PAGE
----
Coursework in the MBS curriculum allows students to achieve depth in an area that closely follows a specific industry career path.
Coursework in the MBS curriculum allows students to achieve depth in an area that closely follows a specific industry career path. KGI’s concentrations provide in-depth knowledge of specific functional areas of the bioscience industry. Each specialized program offers participation in real-world industry experiences and interaction with industry leaders coupled with a cutting-edge curriculum taught by faculty with extensive industry experience.
Program Director: Sue Behrens
Bioprocessing makes use of microorganisms, cells in culture or enzymes to manufacture products. Humans have been using such processes for baking bread, making cheese and fermenting alcoholic beverages since prehistoric times. Advances in recombinant DNA technology allow the production of an enormous variety of protein-based therapeutics that are having a profound impact on the quality of life for severely ill patients. Bioprocessing is also key to several emerging industries and technologies, including the production of renewable biofuels such as ethanol and biodiesel, therapeutic stem cells, gene therapy vectors, and new vaccines. The Food and Drug Administration imposes stringent regulations on bioprocessing in the biotech industry; this highly regulated environment has an enormous impact on plant operations and product manufacture.
Early career professionals possessing a combination of science and engineering expertise and business acumen function as highly-valued bridges between scientific discovery and business activities in bioscience companies. Keck Graduate Institute’s Master of Business and Science program provides excellent preparation for management careers in the bioscience industry as science and engineering concepts are integrated with management and industry issues.
Every drug, diagnostic test and medical device sold in the United States must meet a rigorous set of criteria to ensure quality and performance requirements. These standards are imposed by federal law and overseen by the Food and Drug Administration. Similar agencies regulate new product approvals in other countries. Although the process can be lengthy and expensive, patients needing medications and devices are relatively certain they are receiving safe, effective products of reliable quality. FDA monitoring continues even after these products have been approved for sale insuring that as more people use the product, issues such as appearance of rare side effects will be understood.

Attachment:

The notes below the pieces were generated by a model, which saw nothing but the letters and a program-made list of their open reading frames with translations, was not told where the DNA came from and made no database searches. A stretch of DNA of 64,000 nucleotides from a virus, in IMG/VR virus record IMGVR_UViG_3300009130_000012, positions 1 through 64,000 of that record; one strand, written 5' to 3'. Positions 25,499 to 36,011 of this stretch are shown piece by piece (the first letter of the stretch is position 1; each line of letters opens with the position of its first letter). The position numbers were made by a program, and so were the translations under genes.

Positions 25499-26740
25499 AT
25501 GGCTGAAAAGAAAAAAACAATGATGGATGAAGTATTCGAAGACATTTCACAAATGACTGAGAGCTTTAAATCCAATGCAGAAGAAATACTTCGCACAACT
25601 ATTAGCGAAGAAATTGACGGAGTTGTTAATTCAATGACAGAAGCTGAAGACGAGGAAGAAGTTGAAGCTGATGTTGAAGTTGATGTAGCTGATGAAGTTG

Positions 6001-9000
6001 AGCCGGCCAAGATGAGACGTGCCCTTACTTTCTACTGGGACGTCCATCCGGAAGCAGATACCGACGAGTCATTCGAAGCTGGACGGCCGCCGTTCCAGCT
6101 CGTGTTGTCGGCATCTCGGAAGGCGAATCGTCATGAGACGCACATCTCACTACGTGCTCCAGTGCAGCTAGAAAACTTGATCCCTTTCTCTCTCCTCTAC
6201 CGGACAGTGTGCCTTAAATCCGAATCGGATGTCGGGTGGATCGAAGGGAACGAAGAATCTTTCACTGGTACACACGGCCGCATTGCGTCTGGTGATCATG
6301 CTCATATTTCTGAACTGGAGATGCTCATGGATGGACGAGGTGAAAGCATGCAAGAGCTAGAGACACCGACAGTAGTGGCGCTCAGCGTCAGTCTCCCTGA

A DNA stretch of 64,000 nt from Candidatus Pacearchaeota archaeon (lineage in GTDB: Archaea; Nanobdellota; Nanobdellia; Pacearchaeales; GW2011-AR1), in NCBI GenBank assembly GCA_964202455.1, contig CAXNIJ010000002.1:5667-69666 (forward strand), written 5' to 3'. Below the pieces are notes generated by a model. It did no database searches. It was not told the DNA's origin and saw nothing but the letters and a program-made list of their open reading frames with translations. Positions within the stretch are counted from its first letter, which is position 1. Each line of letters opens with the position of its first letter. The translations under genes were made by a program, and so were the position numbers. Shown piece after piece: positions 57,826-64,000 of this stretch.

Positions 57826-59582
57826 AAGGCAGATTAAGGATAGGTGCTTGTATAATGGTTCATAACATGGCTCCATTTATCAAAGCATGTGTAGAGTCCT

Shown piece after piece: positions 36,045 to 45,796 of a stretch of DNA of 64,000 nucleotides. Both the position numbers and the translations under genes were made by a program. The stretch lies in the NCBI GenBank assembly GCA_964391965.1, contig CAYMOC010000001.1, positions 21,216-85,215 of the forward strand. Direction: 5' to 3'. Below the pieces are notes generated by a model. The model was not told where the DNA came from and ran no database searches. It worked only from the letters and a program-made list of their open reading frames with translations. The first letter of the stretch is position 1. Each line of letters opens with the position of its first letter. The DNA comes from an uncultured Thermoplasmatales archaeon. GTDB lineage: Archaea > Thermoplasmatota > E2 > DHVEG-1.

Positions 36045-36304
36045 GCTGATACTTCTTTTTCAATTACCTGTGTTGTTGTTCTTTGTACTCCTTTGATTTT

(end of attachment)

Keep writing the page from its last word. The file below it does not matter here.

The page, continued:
Program Director: Anna Iwaniec Hickerson
The demand for new and improved devices is increasing as our population ages and new technologies generate treatments that were unimaginable only a few years ago. New diagnostics are allowing earlier, more sensitive, less invasive and less expensive detection and monitoring of a wide variety of diseases and conditions. The design and manufacture of biomedical devices and diagnostics benefits from an interdisciplinary approach that draws on engineering, chemistry, physiology, medicine and computer science. Professionals who attain this interdisciplinary knowledge and who also understand the business and regulatory issues involved in bringing new devices and diagnostics to market are in high demand in this industry.
Program Director: Anastasia Levitin
This concentration prepares students for careers as pharmaceutical scientists in areas of therapeutics discovery, development and commercialization. Pharmaceutical and biotechnology industries are complex and constantly evolving and require diversity of expertise. The goal of this program is to expose students to multiple facets of therapeutics discovery and development. The curriculum has been designed to cover major aspects involved in discovery, development and commercialization of the therapeutics while simultaneously providing the students with multiple options to pursue related areas of interest.
New and established pharmaceutical companies spend years to translate new scientific discoveries into commercially available products. This translation process requires process development, pre-clinical development, clinical trials and manufacturing under FDA/EMA quality regulations. Successful commercialization also requires significant input throughout development from business development, sales, distribution and marketing in addition to preparations for product launch. These business processes require managers with strong organizational skills and the ability to span the business and technical domains to coordinate resources and deliver timely results.
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